To make work pay more than benefits including rent a family with 4 children need to find a very well paid job paying £60k a year or more.  Yet if they do I see Grant Shapps will increase their rent to market levels as he maintains they shouldn’t be in social housing and he is going to legislate his ‘pay to stay’ ideas! So the larger family will need to find employment paying earn £80k a year or more which will definitely see Grant Shapps want to charge them market rent and label them as indolent scroungers taking advantage of the privilege of social housing!!

The perversity of the Coalition housing policy readily becomes apparent.  It flagrantly contradicts itself in the above example and that is one example of many.

Yet there is a solution which perhaps exposes the real intent of Universal Credit as being in receipt of Working Tax Credit exempts the family from the overall benefit cap cuts.  Yet to all intents and purposes WTC is only paid when you take-up low paid or minimum wage employment.    Getting a minimum wage job is therefore the only way a 4 child family can be housed at least in theory and exclusion a swathe of £80k per year jobs appearing out of the ether.  The WTC that follows will see Universal credit pay much of the rest of welfare benefits and pay more towards if not all of the rent – what HB now pays.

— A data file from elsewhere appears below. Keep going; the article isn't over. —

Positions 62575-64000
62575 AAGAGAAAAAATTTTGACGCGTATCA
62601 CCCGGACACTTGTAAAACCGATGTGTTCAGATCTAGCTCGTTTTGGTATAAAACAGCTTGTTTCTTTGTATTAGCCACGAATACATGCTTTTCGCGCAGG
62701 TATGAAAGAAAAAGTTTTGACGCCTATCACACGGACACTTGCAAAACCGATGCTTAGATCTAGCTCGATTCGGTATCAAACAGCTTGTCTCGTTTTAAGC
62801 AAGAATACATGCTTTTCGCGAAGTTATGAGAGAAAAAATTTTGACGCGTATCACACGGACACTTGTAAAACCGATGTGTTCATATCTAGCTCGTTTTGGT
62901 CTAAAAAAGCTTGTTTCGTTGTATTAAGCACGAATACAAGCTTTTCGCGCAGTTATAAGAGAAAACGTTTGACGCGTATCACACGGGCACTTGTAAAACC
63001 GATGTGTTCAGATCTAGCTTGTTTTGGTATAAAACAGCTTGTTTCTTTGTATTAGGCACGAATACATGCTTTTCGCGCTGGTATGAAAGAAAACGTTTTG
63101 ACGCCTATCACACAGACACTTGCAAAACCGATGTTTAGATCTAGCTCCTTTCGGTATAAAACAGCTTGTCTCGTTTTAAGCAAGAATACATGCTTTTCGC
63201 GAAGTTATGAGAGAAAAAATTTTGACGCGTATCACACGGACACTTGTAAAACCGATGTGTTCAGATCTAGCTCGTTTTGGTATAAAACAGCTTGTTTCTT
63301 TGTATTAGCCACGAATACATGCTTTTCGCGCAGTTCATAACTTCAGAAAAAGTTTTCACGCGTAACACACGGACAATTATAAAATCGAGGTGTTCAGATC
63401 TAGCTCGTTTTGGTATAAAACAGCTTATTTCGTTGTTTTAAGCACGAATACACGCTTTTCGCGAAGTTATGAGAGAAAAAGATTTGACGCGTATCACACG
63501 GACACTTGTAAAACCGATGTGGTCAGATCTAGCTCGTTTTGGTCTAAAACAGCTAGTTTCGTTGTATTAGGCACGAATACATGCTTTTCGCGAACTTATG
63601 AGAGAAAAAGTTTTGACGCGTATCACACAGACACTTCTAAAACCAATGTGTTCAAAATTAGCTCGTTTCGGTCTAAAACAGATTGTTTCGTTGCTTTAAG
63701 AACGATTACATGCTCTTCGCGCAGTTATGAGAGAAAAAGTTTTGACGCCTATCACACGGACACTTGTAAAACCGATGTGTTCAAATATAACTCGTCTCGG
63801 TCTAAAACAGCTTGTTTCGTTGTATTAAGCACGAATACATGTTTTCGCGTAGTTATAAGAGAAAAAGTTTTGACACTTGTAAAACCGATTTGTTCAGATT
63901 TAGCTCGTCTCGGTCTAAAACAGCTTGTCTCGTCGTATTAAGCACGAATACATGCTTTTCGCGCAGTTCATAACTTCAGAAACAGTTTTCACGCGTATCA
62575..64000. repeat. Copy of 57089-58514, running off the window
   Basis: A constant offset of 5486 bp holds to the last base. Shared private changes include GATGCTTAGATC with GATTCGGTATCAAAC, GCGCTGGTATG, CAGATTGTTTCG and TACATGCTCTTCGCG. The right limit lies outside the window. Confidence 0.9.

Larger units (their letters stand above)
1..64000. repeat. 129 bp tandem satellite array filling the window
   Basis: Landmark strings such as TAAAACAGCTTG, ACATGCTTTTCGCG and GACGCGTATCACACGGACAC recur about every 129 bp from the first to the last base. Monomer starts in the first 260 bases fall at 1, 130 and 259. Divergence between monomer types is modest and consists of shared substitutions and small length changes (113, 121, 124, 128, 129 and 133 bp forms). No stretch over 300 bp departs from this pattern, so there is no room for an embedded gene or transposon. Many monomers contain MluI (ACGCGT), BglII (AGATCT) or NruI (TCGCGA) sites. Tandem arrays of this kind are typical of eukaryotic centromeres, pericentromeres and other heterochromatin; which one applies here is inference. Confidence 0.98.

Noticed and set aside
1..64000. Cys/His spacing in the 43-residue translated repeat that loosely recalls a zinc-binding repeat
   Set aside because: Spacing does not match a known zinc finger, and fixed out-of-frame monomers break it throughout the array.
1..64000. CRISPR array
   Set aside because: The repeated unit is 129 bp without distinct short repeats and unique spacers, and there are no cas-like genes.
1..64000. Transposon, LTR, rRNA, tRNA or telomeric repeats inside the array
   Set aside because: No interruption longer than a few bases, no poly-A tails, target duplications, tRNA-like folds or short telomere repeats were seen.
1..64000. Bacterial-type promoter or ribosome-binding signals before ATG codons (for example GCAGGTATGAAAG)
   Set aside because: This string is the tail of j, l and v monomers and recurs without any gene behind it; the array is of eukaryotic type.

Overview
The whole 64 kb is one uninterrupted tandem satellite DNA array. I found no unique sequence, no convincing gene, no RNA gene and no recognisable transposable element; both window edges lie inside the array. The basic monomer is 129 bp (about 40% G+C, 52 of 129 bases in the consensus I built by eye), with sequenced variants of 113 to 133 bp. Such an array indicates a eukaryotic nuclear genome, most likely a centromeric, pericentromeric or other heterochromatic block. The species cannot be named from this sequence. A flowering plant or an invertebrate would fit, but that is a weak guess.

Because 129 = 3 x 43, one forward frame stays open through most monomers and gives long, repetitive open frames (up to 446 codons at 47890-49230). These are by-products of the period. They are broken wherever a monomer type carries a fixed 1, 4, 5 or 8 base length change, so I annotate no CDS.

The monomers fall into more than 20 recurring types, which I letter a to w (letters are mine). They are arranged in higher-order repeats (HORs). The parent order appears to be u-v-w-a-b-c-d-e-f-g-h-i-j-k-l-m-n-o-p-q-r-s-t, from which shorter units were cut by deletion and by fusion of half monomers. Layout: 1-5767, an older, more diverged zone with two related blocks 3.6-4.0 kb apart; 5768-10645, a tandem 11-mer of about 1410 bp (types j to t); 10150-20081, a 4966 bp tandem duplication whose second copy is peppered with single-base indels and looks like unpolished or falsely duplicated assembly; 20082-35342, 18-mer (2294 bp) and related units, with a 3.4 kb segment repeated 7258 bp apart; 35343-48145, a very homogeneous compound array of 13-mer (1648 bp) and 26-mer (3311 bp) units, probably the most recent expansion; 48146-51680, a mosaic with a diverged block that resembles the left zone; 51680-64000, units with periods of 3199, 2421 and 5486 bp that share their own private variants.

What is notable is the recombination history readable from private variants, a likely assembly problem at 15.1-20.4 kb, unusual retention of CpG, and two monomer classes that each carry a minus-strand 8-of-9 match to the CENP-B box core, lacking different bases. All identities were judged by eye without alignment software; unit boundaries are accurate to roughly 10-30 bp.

Over £8bn per year of WTC goes unclaimed as I commented upon back in January which adds to the known and admitted unclaimed £6.7bn of Housing Benefit making over £15bn of added cost from the impact of Universal Credit which will assess all claimants for all benefits.  Yet Universal Credit is purportedly the grand idea to save the public purse – so in general terms it has many systemic flaws and contradictory ones.

However the strong steer to the SRS is clear.  Develop programmes to get your non-working tenants on benefits into low paid minimum wage jobs as it’s the only way to reduce the risk of arrears.  This is a fundamental change for the SRS landlord who for decades has sought to maximise tenant welfare benefits a part of their ‘housing plus’ role they have taken upon themselves to do.  The huge paradox in Universal Credit’s OBC is the more you maximise tenant welfare benefits the less is left out of the cap to pay for rent!

These are just some of the consequences and impacts of Universal Credit which has many fundamental flaws.  As WTC currently is known to be under-claimed by £8bn+ per year and Universal Credit encourages its take-up significantly and goes beyond that and encourages low paid employment, then the WTC bill will rise by more than £8bn and Universal Credit will cost every taxpayer more in welfare benefit payments!

My blog yesterday simply exposed another fundamental systemic flaw that has previously not been seen.  There are many more endemic ones and I strongly suspect many more will appear the more you look at this huge but inept and dangerous piece of social policy. If the reader has any doubts on that last comment this overlong blog is just one small discussion of dozens of issues my blog raised yesterday.